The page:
Scientists are focussing on strengthening genetically the defence mechanism of mosquitoes so as to render them inhospitable to the malarial parasite.
WITH THEIR earlier attempts to conquer malaria having fallen through, researchers are now toying with a novel approach -- altering the mosquito's genetic make-up so that it cannot carry the parasite it now transmits to humans.
Exterminating mosquitoes to check the spread of malaria has been the main goal of researchers so far. But the wily insects have managed to dodge every missile fired at them. First, they evolved resistance to DDT and then foiled scientists' attempts to make them sterile by breeding too fast for the strategy to take effect. The battle became even more one-sided when the malaria parasite joined hands with its carrier, the mosquito, in developing resistance to drugs and vaccines.
But now biologists have discovered a powerful weapon -- transgenic mosquito strains that are incapable of transmitting the disease -- that they believe should be effective against malaria. Their aim is to discover genes that can make the mosquito immune to the malaria parasite as well as to find ways of spreading these genes through insect populations in the wild.
Recently, a research team, under the aegis of MacArthur Foundation of USA and Wellcome Trust of the UK, achieved a major breakthrough when it charted the genetic map of the X chromosome of Anopheles gambiae, an African mosquito that carries the malaria parasite and is notoriously difficult to control through conventional methods. The map could lead to the discovery of key genes that can be manipulated to reduce malaria transmission, says biologist Frank Collins of the Centers for Disease Control and Prevention in Atlanta, USA, a participant in the MacArthur programme.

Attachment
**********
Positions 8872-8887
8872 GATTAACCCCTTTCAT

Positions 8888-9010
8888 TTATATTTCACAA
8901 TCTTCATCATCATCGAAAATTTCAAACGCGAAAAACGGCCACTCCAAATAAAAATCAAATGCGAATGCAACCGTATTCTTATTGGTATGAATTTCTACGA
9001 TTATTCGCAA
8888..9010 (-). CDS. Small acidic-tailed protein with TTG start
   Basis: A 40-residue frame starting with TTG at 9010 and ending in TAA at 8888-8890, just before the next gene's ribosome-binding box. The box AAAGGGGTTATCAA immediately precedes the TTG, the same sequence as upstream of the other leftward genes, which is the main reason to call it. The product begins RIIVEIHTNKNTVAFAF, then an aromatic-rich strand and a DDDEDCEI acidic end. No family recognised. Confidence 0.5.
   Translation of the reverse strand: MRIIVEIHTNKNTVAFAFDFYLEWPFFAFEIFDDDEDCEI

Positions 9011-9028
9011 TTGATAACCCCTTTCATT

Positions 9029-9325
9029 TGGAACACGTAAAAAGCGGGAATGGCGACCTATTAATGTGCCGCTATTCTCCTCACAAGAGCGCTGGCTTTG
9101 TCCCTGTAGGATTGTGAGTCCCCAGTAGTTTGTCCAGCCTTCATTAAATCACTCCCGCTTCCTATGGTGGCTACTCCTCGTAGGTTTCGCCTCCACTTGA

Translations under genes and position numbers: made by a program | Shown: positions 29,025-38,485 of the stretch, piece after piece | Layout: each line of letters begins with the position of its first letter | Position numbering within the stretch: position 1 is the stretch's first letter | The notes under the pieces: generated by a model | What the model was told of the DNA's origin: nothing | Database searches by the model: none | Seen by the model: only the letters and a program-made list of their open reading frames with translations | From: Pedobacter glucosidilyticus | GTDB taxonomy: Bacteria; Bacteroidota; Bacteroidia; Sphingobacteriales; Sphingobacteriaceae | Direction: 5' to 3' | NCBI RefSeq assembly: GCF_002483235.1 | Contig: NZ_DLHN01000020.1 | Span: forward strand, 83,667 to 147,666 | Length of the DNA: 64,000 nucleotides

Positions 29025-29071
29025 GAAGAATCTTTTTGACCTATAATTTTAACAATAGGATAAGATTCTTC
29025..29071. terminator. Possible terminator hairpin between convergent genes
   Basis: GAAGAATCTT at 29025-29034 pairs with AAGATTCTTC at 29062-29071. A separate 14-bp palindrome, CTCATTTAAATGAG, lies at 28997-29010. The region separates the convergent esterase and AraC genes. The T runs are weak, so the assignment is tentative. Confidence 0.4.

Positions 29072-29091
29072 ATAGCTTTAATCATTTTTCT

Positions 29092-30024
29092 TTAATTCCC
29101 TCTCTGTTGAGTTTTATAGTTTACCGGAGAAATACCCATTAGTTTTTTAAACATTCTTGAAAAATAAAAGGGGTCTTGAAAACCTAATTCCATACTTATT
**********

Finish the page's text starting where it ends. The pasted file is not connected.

Another member of the team, Fotis Kafatos, director general of the European Molecular Biology Laboratory in Germany, expects to chart the genetic maps of the other two An. gambiae chromosomes within a year. Then "we will be in a position to map the insect's traits very effectively," he says.
Earlier, Collins had bred a strain of An. gambiae that disables the malaria parasite when it is very young. The parasite can infect humans only after they mature into adults inside the insect's body. Collins' malaria-resistant mosquitoes halt the parasite's developmental process by imprisoning the young parasites in a capsule made from the pigment, melanin -- a spectacular effect that is due to the enhancement of the mosquito's normal defences against infection.
Collins is trying to find the genes that could enhance this effect against malaria. He is hopeful that the complete genetic map of the mosquito will eventually lead to the genes that underlie the strain's parasite resistance. Other anti-malaria crusaders are following a different line of attack: Rather than searching for anti-malaria genes in An. gambiae itself, they want to introduce foreign genes into the mosquito to make it resistant to the malaria parasite. Molecular geneticist Julian Crampton of the Liverpool School of Tropical Medicine and cell biologist Robert Sinden of London's Imperial College may have the ideal candidate: a mammalian immune system gene that produces the antibody against a malarial antigen carried by the young parasite.
But before Crampton can test his strategy, he must find a reliable way to insert foreign genes into the mosquito. While some biologists are trying the conventional approach of using a class of viruses, called retroviruses, to smuggle genes into mosquito chromosomes, a majority of them are relying on a genetic technique in which foreign genes are spliced into fragments of DNA known as transposable elements. If a transposable element could be used to insert genes into An. gambiae, the resulting transgenic insects when released would spread the element through the wild population.
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